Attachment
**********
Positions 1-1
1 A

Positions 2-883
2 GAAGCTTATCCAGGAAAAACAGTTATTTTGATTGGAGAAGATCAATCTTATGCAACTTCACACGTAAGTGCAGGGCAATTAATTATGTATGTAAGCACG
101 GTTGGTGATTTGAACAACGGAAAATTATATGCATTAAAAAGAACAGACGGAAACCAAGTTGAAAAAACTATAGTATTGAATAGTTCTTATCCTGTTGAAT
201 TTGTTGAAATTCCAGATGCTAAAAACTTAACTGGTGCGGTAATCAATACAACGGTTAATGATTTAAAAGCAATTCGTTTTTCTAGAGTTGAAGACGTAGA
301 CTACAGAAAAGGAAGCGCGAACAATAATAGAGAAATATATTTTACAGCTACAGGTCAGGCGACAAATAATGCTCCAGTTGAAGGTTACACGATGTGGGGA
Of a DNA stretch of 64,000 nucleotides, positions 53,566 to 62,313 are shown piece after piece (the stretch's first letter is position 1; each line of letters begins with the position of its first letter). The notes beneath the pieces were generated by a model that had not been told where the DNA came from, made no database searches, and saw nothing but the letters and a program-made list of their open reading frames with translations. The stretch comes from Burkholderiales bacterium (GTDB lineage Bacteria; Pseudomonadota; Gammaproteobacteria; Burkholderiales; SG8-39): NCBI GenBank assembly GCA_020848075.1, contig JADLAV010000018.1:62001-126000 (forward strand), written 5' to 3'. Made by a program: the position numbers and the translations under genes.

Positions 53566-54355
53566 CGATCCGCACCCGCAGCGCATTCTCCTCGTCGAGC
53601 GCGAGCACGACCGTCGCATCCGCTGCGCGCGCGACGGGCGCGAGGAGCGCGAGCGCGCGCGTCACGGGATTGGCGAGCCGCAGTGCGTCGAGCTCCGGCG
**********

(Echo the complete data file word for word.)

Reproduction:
Positions 1-1
1 A

Positions 2-883
2 GAAGCTTATCCAGGAAAAACAGTTATTTTGATTGGAGAAGATCAATCTTATGCAACTTCACACGTAAGTGCAGGGCAATTAATTATGTATGTAAGCACG
101 GTTGGTGATTTGAACAACGGAAAATTATATGCATTAAAAAGAACAGACGGAAACCAAGTTGAAAAAACTATAGTATTGAATAGTTCTTATCCTGTTGAAT
201 TTGTTGAAATTCCAGATGCTAAAAACTTAACTGGTGCGGTAATCAATACAACGGTTAATGATTTAAAAGCAATTCGTTTTTCTAGAGTTGAAGACGTAGA
301 CTACAGAAAAGGAAGCGCGAACAATAATAGAGAAATATATTTTACAGCTACAGGTCAGGCGACAAATAATGCTCCAGTTGAAGGTTACACGATGTGGGGA
Of a DNA stretch of 64,000 nucleotides, positions 53,566 to 62,313 are shown piece after piece (the stretch's first letter is position 1; each line of letters begins with the position of its first letter). The notes beneath the pieces were generated by a model that had not been told where the DNA came from, made no database searches, and saw nothing but the letters and a program-made list of their open reading frames with translations. The stretch comes from Burkholderiales bacterium (GTDB lineage Bacteria; Pseudomonadota; Gammaproteobacteria; Burkholderiales; SG8-39): NCBI GenBank assembly GCA_020848075.1, contig JADLAV010000018.1:62001-126000 (forward strand), written 5' to 3'. Made by a program: the position numbers and the translations under genes.

Positions 53566-54355
53566 CGATCCGCACCCGCAGCGCATTCTCCTCGTCGAGC
53601 GCGAGCACGACCGTCGCATCCGCTGCGCGCGCGACGGGCGCGAGGAGCGCGAGCGCGCGCGTCACGGGATTGGCGAGCCGCAGTGCGTCGAGCTCCGGCG